This offseason, Major League Baseball’s qualifying offer will be set at $18.9MM, reports Evan Drellich of the Athletic (via Twitter). The value, which is determined by taking the average of the game’s 125 highest-paid players, represents a $1.1MM raise over last offseason’s $17.8MM figure.
Any team wishing to receive draft compensation for the loss of a free agent will first have to make that free agent a one-year offer worth that $18.9MM value. Qualifying offer recipients will have 10 days to decide whether to accept or reject the offer and are free to talk with other clubs during that window as they get an early sense of their market value. If a player accepts, he’ll have signed at that rate for the 2021 season. Like other free-agent signings, that player would be ineligible to be traded, without his consent, prior to June 15 of the following season.
Only players who spent the entire 2020 season with the same organization are eligible to receive a qualifying offer; midseason trade acquisitions and signings cannot receive one. Additionally, the 2017-21 collective bargaining agreement also added the stipulation that players can only receive one qualifying offer in their career. Twins DH Nelson Cruz, for instance, will hit the open market unencumbered after receiving a qualifying offer from the Orioles in 2014. That also rules out Braves outfielder Marcell Ozuna, who was tagged last year by the Cardinals, and Dodgers third baseman Justin Turner, who received one in 2016.
In past offseasons, teams deployed the qualifying offer rather liberally. Doing so ensured the club would receive draft compensation if a player departed, and the player accepting the QO would only lock them in on a short term, albeit at a relatively lofty rate. With the pandemic-driven revenue losses that plagued MLB in 2020, it’s likely that teams will be more reluctant to put those large single-year salaries on the table for borderline players.
Turning to the upcoming free agent class, a few players stand out as obvious QO candidates despite the broad financial uncertainty. Phillies catcher J.T. Realmuto, Reds starter Trevor Bauer, Astros outfielder George Springer and Yankees second baseman DJ LeMahieu are all established players coming off strong to elite seasons. All four appear to be locks to receive and reject the QO.
More interesting are the potential borderline cases. As Susan Slusser of the San Francisco Chronicle points out (Twitter link), Athletics shortstop Marcus Semien would’ve been an obvious QO candidate in a typical offseason. Between the aforementioned revenue losses and Semien’s disappointing abbreviated season, that no longer appears to be likely. Starting pitchers Kevin Gausman and Marcus Stroman seem unlikely to receive offers from the Giants and Mets, respectively, but they’re plausible candidates. So too are Angels shortstop Andrelton Simmons and Phillies infielder Didi Gregorius, among others.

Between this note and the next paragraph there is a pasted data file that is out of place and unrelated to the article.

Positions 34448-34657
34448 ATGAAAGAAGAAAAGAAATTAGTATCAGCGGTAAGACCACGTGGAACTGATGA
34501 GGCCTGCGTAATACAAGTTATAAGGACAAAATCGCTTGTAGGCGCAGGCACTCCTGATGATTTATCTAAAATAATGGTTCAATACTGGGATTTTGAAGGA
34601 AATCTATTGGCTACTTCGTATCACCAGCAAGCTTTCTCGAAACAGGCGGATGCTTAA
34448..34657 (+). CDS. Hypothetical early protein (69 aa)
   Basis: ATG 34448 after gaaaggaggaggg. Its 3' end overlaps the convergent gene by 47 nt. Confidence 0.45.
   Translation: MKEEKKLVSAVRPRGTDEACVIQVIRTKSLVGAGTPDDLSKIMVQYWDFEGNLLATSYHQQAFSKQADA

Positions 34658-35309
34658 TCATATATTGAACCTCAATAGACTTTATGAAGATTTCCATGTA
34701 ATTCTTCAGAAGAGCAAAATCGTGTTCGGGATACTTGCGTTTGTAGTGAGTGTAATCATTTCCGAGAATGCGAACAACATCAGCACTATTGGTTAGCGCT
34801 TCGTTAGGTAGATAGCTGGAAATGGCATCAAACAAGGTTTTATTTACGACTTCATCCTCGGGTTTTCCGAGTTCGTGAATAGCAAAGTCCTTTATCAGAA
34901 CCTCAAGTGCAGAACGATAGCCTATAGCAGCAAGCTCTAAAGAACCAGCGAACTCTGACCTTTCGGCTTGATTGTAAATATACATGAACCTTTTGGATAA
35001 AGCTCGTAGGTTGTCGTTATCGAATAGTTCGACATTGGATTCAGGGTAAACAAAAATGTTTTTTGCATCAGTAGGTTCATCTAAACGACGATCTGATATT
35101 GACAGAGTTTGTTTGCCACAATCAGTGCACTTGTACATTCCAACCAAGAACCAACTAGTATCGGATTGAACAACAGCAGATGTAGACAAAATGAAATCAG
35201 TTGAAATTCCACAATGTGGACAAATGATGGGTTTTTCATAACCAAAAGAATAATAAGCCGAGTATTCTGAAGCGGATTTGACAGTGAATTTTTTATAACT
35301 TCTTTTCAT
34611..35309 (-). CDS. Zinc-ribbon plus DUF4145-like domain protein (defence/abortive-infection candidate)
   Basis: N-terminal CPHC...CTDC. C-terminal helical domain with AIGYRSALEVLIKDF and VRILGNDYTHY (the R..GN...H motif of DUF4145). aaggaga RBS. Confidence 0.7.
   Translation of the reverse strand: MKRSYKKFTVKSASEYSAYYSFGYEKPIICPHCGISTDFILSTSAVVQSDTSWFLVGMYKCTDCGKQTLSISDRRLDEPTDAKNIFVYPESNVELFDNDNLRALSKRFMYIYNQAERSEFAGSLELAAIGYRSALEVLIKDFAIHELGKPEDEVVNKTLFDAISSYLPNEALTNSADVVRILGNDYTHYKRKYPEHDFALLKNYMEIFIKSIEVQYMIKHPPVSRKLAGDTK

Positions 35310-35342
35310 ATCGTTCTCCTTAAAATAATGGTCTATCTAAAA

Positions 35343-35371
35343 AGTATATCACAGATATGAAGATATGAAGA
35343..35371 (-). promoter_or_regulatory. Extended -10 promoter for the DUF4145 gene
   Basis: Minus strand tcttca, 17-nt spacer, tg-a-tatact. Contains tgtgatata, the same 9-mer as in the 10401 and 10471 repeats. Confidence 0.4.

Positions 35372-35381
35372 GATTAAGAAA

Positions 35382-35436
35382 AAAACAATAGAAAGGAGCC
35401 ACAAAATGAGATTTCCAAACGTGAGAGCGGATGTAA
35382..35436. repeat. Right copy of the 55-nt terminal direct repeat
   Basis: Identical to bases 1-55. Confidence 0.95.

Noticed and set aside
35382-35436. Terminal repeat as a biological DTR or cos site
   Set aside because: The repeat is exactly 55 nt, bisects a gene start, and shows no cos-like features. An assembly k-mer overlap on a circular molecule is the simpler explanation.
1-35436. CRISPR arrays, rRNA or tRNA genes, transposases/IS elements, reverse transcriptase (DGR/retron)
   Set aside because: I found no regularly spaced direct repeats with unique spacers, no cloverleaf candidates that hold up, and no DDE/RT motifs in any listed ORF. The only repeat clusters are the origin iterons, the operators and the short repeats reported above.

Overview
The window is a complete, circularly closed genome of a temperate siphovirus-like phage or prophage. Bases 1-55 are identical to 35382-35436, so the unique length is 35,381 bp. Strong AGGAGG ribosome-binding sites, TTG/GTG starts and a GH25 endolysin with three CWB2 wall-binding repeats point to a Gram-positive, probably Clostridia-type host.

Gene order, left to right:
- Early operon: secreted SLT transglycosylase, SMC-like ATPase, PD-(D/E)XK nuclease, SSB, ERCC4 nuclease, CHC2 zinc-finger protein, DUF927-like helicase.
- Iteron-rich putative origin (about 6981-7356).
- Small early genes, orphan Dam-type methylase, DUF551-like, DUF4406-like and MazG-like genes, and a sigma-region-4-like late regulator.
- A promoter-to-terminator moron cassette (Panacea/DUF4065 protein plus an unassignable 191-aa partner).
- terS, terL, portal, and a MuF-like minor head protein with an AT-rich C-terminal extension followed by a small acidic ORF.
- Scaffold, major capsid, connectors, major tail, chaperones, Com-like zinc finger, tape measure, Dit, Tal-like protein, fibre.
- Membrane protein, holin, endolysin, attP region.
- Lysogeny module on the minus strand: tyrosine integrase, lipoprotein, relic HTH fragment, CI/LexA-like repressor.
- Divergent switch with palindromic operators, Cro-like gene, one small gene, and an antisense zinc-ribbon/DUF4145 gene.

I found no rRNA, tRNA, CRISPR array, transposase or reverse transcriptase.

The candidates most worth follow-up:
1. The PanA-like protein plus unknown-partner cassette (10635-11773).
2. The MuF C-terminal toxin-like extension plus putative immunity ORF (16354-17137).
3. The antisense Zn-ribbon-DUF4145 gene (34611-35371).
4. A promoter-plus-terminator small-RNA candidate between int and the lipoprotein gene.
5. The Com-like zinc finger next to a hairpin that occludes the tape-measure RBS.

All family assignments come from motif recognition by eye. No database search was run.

As a reminder, the parameters for teams signing or losing qualified free agents are as follows:
For teams that signs a qualified free agent…
- A team that received revenue sharing the previous season will forfeit its third-highest selection upon. Signing a second qualified would result in the loss of that team’s fourth-highest selection. Signing a third would result in the loss of its fifth-highest selection.
- A team that did not receive revenue sharing and also did not pay any luxury tax penalties would lose its second-highest selection as well as $500K of the league’s allotted international bonus pool. Signing additional qualified free agents would result in forfeiting the third-highest selection and another $500K of international allotments.
- A team that paid luxury tax penalties must forfeit both its second- and fifth-highest selections in the 2019 draft and forfeit $1MM of international funds. Signing a second would result in the loss of that team’s third- and sixth-highest picks, plus another $1MM in international funds.
For teams who lose qualified free agents…
- A draft pick after Competitive Balance Round B will be awarded if the team losing the free agent did not receive revenue sharing or if the free agent in question signed a contract worth less than $50MM in guaranteed money.
- A draft pick after Round 1 will be awarded if the team losing the free agent received revenue sharing and the free agent in question signed for more than $50MM.
- A draft pick after Round 4 will be awarded if the team losing the free agent paid luxury tax penalties in the preceding season.